“Solar’s cost has been plummeting … and I think that provides stiff competition for small wind turbines,” says Marguerite Wells, vice president and project manager of Black Oak Wind Farm, which produces wind power on an industrial (rather than residential) scale.
“I like Art and think what he’s doing is valuable, but it’s a tough market, across the board … Homeowners have a limited number of dollars on doing something green — and there’s fierce competition right now.”
Still, Wells said wind power had some distinct advantages — it doesn’t take up as much physical space as the solar panels, for instance — that Weaver’s invention may help unleash.
“(Weaver) is absolutely correct: One of the obstacles to more widespread use of small wind turbines is maintenance and reliability, and I do know that’s how they designed their turbines, with that in mind,” Wells says.
“Whether he’s cracked it or not, I can’t say.”
But if something like the Weaver 5 does represent a leap forward for wind use, it could play an important role as a supplement in the growing sector of renewable energy, says Graham Kerslick, executive director of the David R. Atkinson Center for a Sustainable Future at Cornell University.
“These mini- or -micro-turbines — you can put them on the top of flat-roof buildings or even between buildings,” he said, adding that it’s telling that NYSERDA (the state agency which gave Weaver the grant) was interested in this option. (Kerslick noted he has no specific knowledge about the Weaver 5.)
Similarly, Nick Goldsmith, sustainability coordinator for Ithaca, said what Weaver Wind has done has at least the potential to play “an important role” in a diversifying energy portfolio.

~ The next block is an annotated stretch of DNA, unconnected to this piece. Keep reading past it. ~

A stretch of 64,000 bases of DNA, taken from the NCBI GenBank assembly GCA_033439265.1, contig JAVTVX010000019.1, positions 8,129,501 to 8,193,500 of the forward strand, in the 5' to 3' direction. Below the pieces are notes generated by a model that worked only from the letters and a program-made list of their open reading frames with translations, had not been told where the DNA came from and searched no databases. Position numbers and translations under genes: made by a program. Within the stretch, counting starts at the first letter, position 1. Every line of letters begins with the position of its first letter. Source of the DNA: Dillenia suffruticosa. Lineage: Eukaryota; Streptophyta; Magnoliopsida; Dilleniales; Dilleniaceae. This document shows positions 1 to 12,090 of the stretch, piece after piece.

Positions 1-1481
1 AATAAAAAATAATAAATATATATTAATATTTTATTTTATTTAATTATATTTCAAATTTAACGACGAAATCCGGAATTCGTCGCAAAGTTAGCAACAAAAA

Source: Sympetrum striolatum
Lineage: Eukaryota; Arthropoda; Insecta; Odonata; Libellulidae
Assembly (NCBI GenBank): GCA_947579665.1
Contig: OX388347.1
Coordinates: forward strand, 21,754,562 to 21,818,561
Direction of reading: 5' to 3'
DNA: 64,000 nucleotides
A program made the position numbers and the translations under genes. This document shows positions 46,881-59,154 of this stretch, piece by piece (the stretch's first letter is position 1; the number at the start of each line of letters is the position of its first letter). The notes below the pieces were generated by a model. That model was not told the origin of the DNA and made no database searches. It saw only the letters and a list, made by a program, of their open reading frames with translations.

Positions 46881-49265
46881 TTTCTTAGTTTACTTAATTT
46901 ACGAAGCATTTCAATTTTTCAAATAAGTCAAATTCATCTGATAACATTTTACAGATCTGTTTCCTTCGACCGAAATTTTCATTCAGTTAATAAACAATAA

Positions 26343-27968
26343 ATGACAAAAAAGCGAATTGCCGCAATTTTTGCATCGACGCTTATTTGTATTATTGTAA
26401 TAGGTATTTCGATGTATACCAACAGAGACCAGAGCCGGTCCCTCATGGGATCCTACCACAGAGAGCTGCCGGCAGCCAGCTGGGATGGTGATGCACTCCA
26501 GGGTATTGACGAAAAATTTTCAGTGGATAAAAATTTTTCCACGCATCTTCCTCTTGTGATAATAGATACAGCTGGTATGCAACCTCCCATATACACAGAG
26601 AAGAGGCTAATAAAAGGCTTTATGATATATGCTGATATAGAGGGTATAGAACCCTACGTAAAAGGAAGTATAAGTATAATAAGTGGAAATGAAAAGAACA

“While the industry trend seems to be towards huge, utility scale wind turbines, Weaver Wind Energy’s small 5 kilowatt and 15 kilowatt models could potentially play an important role, by allowing us to take advantage of our wind energy potential on a smaller scale,” Goldsmith says.
“It’s exciting that these new turbines are being designed and assembled locally … Art Weaver is a great example of the high level of innovation and dedication we often take for granted.”
3 — Strong headwinds ahead
Despite the praise, Weaver says he knows he’s up against long odds.
“The market is a fickle thing,” he says. “I’m tempted to say our success will depend on how well we do in marketing. We know what we have is an excellent product.”
But in addition to long-standing questions about wind power’s durability and the rapid emergence of solar, cost remains a factor: Most Weaver 5 models, depending on size and scale, run well in excess of $40,000, according to its website.
“It’s competitive with other small wind turbines of this size,” Weaver says of the price. “It used to be very competitive with solar, a decade, ago, it is not any longer. This is why I’ve chosen to emphasize the complementarity of the two energy sources rather than the economic disparity.”
So far, Weaver says they’ve sold six wind turbines. At least Weaver, 55, knows that this isn’t his first plunge into the renewable energy market. Weaver was also the founder of Renovus Energy, but later left the company shortly before its current expansion.
Weaver said he did so in part because he wanted to tackle the different problem of wind energy. He assembled a group that now includes two summer interns, a project assistant, a mechanical engineer and, soon, a wind turbine production manager.
Trained as a physicist, Weaver started his career doing laboratory research and moved to Cornell to work at the university’s Synchrotron about 16 years ago.
Then he decided to strike out on his own.
“I decided it was high time that renewable energy get started in Ithaca rather than sitting in my lab and cranking out research papers,” he says of his decision. “So that’s what I did.”